Fig. 2

HSG image after combined NovaSure® / Essure® procedure. a HSG showing proper localization of both micro-inserts, good filling of the uterine cavity, and no contrast visible in the tubes beyond micro-inserts or in the peritoneal cavity. b HSG performed at 3 months follow-up after an uncomplicated combined procedure. Normal visualization and location of Essure® inserts. Almost no distension of the uterine cavity by the contrast medium. c HSG 3 months after the combined procedure with almost no filling of the uterine cavity

No pregnancies were reported during follow-up. All patients were satisfied with the result of the GEA 3 months after procedure; 83% of the women reported amenorrhea, while 17% had a strong reduction in menstrual blood loss (bleeding less than before treatment). One patient returned after 10 months because of dysmenorrhea, which already existed before the procedure. Although she had significantly reduced loss of blood each month, this patient underwent a vaginal hysterectomy. Histological examination of the uterus revealed the presence of severe adenomyosis. In a second patient, a diagnostic hysteroscopy was performed 14 months after the combined procedure for reason of pain. The uterine cavity was not accessible due to an Asherman’s syndrome. This finding was compatible with her amenorrhea and her complaints resolved spontaneously after a while. The third patient came back after 7 months with complaints of cyclic abdominal pain. In this patient the 3-month follow-up HSG failed because of synechiae. Transvaginal ultrasound showed hematometra due to Asherman’s syndrome. The uterus was drained of 200 ml blood after which treatment the complaints resolved completely.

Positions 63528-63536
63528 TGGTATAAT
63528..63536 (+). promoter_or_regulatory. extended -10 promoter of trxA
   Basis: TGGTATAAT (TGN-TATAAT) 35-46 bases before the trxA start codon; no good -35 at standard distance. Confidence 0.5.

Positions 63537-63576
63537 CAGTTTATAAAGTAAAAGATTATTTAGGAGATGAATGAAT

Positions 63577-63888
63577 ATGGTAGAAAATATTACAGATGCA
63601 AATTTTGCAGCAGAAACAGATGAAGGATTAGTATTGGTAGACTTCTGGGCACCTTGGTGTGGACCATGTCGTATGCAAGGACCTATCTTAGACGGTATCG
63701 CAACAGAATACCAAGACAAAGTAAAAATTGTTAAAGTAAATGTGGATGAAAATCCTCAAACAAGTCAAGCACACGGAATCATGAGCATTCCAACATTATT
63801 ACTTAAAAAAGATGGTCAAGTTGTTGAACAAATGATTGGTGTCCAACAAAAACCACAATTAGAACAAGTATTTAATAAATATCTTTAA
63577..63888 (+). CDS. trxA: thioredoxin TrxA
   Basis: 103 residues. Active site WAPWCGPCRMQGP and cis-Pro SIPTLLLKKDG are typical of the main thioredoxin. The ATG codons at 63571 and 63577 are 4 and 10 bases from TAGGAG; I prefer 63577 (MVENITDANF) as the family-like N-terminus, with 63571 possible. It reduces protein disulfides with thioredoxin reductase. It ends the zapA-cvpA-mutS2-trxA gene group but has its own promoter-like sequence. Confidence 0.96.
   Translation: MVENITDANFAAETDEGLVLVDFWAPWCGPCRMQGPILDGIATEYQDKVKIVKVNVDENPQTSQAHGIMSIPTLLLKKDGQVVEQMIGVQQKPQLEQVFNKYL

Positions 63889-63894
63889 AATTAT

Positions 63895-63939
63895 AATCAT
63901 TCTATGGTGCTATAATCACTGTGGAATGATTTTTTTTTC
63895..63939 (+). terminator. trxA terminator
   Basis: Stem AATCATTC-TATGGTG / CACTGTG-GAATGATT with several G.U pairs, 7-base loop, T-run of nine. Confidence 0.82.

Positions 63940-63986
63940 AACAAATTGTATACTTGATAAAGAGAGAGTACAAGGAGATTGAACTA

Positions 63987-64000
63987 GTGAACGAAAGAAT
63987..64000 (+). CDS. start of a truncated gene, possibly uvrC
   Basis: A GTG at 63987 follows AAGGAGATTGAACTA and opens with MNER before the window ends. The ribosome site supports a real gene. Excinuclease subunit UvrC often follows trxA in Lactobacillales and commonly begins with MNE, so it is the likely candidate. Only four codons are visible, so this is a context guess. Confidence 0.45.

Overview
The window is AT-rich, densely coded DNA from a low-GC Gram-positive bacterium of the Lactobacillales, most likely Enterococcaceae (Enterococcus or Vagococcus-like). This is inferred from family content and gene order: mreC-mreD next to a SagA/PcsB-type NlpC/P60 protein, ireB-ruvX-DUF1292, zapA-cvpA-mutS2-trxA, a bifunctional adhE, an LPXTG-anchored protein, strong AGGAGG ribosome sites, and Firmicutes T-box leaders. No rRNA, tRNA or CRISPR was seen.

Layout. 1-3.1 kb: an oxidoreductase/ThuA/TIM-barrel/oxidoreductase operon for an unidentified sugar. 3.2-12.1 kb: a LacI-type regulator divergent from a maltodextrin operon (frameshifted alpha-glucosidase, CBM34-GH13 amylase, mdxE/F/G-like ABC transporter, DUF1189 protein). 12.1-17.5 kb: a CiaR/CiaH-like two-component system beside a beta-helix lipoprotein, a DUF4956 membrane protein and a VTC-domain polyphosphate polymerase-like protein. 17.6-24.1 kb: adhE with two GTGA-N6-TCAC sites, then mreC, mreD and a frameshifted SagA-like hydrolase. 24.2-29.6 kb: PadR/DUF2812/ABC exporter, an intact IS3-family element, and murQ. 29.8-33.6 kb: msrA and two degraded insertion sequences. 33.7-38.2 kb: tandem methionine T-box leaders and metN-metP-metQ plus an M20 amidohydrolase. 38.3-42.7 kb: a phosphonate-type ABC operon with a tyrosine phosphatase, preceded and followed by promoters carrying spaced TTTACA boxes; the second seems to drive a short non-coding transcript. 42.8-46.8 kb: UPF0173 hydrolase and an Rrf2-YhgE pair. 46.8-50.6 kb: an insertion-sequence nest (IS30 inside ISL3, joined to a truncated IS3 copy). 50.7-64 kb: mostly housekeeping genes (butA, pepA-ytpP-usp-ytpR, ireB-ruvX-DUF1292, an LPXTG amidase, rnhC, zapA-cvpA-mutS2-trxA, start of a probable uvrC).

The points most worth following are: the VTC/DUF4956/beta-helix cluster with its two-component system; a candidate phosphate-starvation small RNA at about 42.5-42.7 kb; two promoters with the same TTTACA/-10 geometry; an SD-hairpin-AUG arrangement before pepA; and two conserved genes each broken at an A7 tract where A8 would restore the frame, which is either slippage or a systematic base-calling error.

NovaSure® endometrial ablation is a safe and effective alternative to hysterectomy for women with menorraghia when treatment with oral medication or levonorgestrel IUD fails [3, 4]. Because pregnancy is still possible after GEA, with higher risk of complications, supplementary contraception is necessary. Advantage of Essure® hysteroscopic sterilization is the transcervical approach with its minimal invasive properties.

This study demonstrates that combination of Essure® hysteroscopic sterilization and NovaSure® GEA is easy to perform and safe for women with persistent menorraghia and wish for permanent contraception. No complications occurred and mean procedure time was short. All patients were (very) satisfied at 3 months follow-up and a high amenorrhea rate was reported. In our study, one adverse event (hematometra) was reported. A recent Cochrane review concluded that women undergoing newer ablative procedures are less likely to have fluid overload, uterine perforation, cervical lacerations and hematometra than women undergoing the more traditional procedures [17]. Although the risk for an adverse outcome is low for NovaSure® GEA, it is possible that a combined procedure may increase the risk for hematometra and eventually hysterectomy.

Transvaginal ultrasound and pelvic X-ray revealed a proper placement of all micro-inserts. However, these techniques are not yet validated as confirmation test for the combined procedure. On the other hand, the HSG as confirmation test was not conclusive in 26% of the women. Severe uterine synechiae hampered a sufficient filling with contrast medium of the uterine cavity. It was therefore impossible to determine both the proper placement of the micro-inserts and the occlusion of the fallopian tubes.